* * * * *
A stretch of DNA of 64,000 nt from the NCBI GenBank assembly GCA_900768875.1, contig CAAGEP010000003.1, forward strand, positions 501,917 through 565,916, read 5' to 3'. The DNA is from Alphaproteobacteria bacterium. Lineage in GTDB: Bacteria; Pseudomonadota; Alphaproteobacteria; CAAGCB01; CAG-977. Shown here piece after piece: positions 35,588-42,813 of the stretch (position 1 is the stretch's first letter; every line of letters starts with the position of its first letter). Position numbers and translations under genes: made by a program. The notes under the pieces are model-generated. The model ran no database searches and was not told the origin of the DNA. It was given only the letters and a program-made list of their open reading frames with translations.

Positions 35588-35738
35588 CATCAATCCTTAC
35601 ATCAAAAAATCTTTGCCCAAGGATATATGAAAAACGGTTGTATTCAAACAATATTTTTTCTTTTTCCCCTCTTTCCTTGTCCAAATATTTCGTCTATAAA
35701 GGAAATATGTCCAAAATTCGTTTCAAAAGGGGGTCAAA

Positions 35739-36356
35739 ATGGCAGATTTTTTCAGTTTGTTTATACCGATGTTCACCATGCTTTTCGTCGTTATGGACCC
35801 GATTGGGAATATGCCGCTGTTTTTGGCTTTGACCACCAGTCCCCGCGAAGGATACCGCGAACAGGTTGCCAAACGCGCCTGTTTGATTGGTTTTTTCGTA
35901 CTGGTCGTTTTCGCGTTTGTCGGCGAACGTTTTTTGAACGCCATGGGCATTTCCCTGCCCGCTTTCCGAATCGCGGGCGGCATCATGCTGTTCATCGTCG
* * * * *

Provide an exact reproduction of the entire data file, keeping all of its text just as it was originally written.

A stretch of DNA of 64,000 nt from the NCBI GenBank assembly GCA_900768875.1, contig CAAGEP010000003.1, forward strand, positions 501,917 through 565,916, read 5' to 3'. The DNA is from Alphaproteobacteria bacterium. Lineage in GTDB: Bacteria; Pseudomonadota; Alphaproteobacteria; CAAGCB01; CAG-977. Shown here piece after piece: positions 35,588-42,813 of the stretch (position 1 is the stretch's first letter; every line of letters starts with the position of its first letter). Position numbers and translations under genes: made by a program. The notes under the pieces are model-generated. The model ran no database searches and was not told the origin of the DNA. It was given only the letters and a program-made list of their open reading frames with translations.

Positions 35588-35738
35588 CATCAATCCTTAC
35601 ATCAAAAAATCTTTGCCCAAGGATATATGAAAAACGGTTGTATTCAAACAATATTTTTTCTTTTTCCCCTCTTTCCTTGTCCAAATATTTCGTCTATAAA
35701 GGAAATATGTCCAAAATTCGTTTCAAAAGGGGGTCAAA

Positions 35739-36356
35739 ATGGCAGATTTTTTCAGTTTGTTTATACCGATGTTCACCATGCTTTTCGTCGTTATGGACCC
35801 GATTGGGAATATGCCGCTGTTTTTGGCTTTGACCACCAGTCCCCGCGAAGGATACCGCGAACAGGTTGCCAAACGCGCCTGTTTGATTGGTTTTTTCGTA
35901 CTGGTCGTTTTCGCGTTTGTCGGCGAACGTTTTTTGAACGCCATGGGCATTTCCCTGCCCGCTTTCCGAATCGCGGGCGGCATCATGCTGTTCATCGTCG